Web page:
Russia’s full-scale invasion of Ukraine in 2022 unleashed numerous war crimes and generated a global energy and food crisis, but it also laid bare the hypocrisy of Western states that reacted to the Kremlin’s aggression, Amnesty International said in its annual report on human rights.
Amnesty International said that while the response to Russia’s invasion of Ukraine was swift and forceful, countries applied human rights law on a case-by-case basis in a “staggering show of blatant hypocrisy and double standards” and left a lack of meaningful action on grave violations by some of their allies.
“States cannot criticise human rights violations one minute and in the next condone similar abuses in other countries just because their interests are at stake. It’s unconscionable and undermines the entire fabric of universal human rights,” said Agnes Callamard, Amnesty International’s secretary-general, in a news release accompanying the report.
The organisation said its report examining the human rights situation in 156 countries in 2022 highlights double standards throughout the world on human rights and the failure of the international community to unite around human rights and universal values. It also found that double standards and inadequate responses to human rights abuses around the world fueled impunity and instability.
The report said, for example, that while EU member states opened their borders to Ukrainians fleeing Russian aggression, many kept their doors shut to those escaping war and repression in Syria, Afghanistan, and Libya.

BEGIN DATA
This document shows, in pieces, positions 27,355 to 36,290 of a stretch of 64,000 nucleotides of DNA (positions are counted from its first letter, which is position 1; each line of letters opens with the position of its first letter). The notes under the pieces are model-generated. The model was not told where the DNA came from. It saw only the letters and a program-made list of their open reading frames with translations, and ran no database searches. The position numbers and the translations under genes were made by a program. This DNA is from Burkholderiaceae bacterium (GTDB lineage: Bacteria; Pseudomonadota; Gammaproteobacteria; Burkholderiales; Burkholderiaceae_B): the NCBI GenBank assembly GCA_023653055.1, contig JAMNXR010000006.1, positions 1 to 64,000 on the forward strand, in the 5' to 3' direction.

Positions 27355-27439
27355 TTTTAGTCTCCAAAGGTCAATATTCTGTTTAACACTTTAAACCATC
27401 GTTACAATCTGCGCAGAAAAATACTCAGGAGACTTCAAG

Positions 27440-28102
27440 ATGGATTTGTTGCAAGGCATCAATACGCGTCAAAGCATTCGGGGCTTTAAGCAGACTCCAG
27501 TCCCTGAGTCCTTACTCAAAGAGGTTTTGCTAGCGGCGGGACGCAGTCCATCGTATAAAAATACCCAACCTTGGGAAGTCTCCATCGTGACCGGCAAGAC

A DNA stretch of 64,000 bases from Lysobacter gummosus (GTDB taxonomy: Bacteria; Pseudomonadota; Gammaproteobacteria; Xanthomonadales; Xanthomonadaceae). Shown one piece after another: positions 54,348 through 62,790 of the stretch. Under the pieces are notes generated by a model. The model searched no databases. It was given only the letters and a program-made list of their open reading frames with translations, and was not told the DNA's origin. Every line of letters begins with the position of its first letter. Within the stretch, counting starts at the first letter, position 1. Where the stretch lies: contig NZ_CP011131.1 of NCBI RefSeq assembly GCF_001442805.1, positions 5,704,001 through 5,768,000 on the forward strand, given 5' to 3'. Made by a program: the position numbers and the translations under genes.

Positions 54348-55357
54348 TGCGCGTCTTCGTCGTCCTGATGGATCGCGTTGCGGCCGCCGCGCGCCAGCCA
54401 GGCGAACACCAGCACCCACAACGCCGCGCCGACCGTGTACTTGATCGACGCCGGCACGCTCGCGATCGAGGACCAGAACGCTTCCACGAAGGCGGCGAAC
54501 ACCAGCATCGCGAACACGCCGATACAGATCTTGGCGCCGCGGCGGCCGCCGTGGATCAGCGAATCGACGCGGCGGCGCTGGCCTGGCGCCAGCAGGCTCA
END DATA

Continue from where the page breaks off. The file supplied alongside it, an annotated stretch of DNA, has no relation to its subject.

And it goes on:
In Lithuania, “people who fled Ukraine were welcomed and assisted; other refugees and migrants were forcibly returned to Belarus or arbitrarily detained, denied access to asylum”, the report states.
In some cases, the migrants returned to Belarus were “subjected tot torture and other ill-treatment”.
The report also said that while the United States has been a vocal critic of alleged Russian violations in Ukraine and has admitted tens of thousands of Ukrainian war refugees, it expelled more than 25,000 Haitians between September 2021 and May 2022.
The report cited in particular the refusal to confront Israel’s “system of apartheid against Palestinians” and inaction against China’s human rights violations against Uyghurs and other Muslim minorities in Xinjiang Province.
These double standards emboldened countries like China, and enabled Egypt and Saudi Arabia to evade, ignore, and deflect criticism of their human rights record, Amnesty International said.
Callamard also said that Russia’s invasion of Ukraine is a “chilling example” of what can happen when states think they can flout international law and violate human rights without consequences.
“Had the system worked to hold Russia accountable for its documented crimes in Chechnya and Syria, thousands of lives might have been saved then and now, in Ukraine and elsewhere. Instead, what we have is more suffering and devastation,” Callamard said.
Russia has been accused by other human rights groups and Western governments of being responsible for serious human rights violations and abuses in the North Caucasus region of Chechnya and of human rights abuses in Syria, including its participation in bombing of civilian targets.
This story previously appeared at Radio Free Europe/Radio Liberty (RFE/RL), partners of LRT. The report’s findings on Lithuania were added by LRT English.